MEDICAL MALPRACTICE DamagesPosted by BS - 19/09/11 at 10:09 am
Seabury-Peterson v. Jhamb, 2011 ME 35, 15 A.3d 746, Jabar, J.
The Law Court affirmed a verdict of slightly more than $1,000,000 in a medical malpractice case involving failure to diagnose metastases of cancer. The Law Court held that it was within the trial court’s broad discretion to deny the defendant’s motion for a mistrial based on a so-called “golden rule” argument. The plaintiff’s attorney stated in closing that “no one would want to switch places right now more than Donna Peterson.” The court immediately gave a curative instruction and proper instructions on damages. The Law Court held that in these circumstances, the trial court’s response effectively cured any potential prejudice from the one isolated comment.
A mistrial is required only when the curative instruction could not dissipate the ill effects of the prejudicial statement and, in making that determination, the trial court may consider the nature of the comments, their frequency, their possible relevancy to the real issues before the jury, the manner in which the parties and the court treated the comments, the strength of the case (for example, whether it was a close case), and the verdict itself.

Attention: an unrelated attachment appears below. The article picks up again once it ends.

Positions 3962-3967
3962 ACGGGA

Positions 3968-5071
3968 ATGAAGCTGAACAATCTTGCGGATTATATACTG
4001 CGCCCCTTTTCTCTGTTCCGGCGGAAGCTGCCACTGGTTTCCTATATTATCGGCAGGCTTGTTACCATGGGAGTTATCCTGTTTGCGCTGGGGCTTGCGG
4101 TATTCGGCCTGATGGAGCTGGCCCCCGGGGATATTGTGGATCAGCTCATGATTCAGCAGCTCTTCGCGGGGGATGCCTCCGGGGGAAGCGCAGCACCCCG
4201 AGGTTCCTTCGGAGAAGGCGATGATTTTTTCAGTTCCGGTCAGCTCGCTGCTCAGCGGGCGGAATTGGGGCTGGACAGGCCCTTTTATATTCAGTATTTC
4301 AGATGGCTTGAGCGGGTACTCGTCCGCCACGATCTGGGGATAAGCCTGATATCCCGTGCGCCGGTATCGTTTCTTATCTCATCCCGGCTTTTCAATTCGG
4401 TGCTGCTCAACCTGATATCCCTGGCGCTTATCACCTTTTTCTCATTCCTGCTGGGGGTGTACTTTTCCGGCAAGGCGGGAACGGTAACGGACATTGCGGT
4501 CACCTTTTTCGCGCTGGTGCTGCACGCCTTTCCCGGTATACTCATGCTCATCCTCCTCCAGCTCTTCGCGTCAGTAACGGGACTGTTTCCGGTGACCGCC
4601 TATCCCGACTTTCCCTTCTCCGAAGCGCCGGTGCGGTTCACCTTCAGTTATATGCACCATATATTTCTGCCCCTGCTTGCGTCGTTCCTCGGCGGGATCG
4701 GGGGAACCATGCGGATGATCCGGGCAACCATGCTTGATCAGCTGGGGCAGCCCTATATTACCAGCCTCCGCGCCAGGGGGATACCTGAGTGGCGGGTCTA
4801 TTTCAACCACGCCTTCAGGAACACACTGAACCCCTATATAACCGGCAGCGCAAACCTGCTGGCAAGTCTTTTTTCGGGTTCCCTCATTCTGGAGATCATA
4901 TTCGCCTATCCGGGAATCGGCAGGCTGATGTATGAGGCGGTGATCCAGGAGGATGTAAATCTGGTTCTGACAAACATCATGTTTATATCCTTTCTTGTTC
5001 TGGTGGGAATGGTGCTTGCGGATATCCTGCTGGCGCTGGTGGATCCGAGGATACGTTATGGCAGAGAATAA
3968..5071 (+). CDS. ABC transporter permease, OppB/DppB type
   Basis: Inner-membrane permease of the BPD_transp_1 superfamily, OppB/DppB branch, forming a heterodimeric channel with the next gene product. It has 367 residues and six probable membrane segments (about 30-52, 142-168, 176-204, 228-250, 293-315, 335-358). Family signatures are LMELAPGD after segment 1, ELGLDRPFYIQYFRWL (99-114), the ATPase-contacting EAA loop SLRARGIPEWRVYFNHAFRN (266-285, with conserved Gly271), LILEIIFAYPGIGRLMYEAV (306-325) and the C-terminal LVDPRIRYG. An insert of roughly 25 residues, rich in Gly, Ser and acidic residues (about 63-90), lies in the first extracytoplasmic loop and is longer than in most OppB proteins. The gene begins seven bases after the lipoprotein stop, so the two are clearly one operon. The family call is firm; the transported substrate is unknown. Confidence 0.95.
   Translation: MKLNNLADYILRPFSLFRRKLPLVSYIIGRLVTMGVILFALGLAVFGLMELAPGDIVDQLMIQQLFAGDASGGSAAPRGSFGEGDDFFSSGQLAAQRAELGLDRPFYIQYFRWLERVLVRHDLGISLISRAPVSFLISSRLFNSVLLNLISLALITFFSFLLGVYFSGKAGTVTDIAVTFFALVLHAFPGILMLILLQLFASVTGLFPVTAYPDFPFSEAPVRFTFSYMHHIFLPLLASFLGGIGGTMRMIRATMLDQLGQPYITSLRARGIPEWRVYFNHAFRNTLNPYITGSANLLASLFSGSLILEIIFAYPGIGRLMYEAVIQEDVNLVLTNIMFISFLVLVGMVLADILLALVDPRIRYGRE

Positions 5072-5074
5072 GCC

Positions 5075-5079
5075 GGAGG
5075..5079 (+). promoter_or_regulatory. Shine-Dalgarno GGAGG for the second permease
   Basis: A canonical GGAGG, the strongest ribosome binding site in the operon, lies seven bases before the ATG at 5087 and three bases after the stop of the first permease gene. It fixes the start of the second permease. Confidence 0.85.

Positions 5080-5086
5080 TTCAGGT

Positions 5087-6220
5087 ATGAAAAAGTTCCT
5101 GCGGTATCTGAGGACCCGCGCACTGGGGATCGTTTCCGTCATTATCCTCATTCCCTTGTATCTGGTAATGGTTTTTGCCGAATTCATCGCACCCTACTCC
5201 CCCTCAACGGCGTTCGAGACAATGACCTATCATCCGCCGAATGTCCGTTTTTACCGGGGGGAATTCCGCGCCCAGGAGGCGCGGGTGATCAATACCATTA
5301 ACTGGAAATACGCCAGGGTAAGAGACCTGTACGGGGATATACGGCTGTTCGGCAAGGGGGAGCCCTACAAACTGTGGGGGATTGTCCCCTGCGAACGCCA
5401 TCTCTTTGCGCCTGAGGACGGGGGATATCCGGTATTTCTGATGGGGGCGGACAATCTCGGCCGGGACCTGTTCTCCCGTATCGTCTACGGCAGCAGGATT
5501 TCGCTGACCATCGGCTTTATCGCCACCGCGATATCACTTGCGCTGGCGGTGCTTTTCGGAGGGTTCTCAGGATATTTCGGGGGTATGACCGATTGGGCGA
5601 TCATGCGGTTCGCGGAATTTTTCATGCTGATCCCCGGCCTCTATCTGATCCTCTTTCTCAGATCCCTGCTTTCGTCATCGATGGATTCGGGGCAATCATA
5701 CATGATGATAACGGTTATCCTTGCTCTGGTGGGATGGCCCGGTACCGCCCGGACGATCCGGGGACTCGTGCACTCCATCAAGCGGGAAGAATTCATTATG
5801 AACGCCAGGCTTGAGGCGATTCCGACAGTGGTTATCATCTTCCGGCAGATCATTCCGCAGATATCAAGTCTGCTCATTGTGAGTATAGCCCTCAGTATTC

The jury awarded the plaintiff more than $100,000 in excess of the amount of her actual medical bills for medical expenses. The trial court ordered a remittitur on that element of damages to the amount of the bills, which the plaintiffs accepted.
On appeal, the Law Court affirmed, finding that the verdict was not based on an improper motive because the jury could have taken into account testimony involving massage therapy, chiropractic appointments, trips to the emergency room, and other activities that might have generated medical bills but for which no bills were in evidence. This could have led the trial court to reasonably determine that the jury mistakenly used an improper measure of damages rather than having been influenced by an improper motive in awarding in excess of the proven medical costs.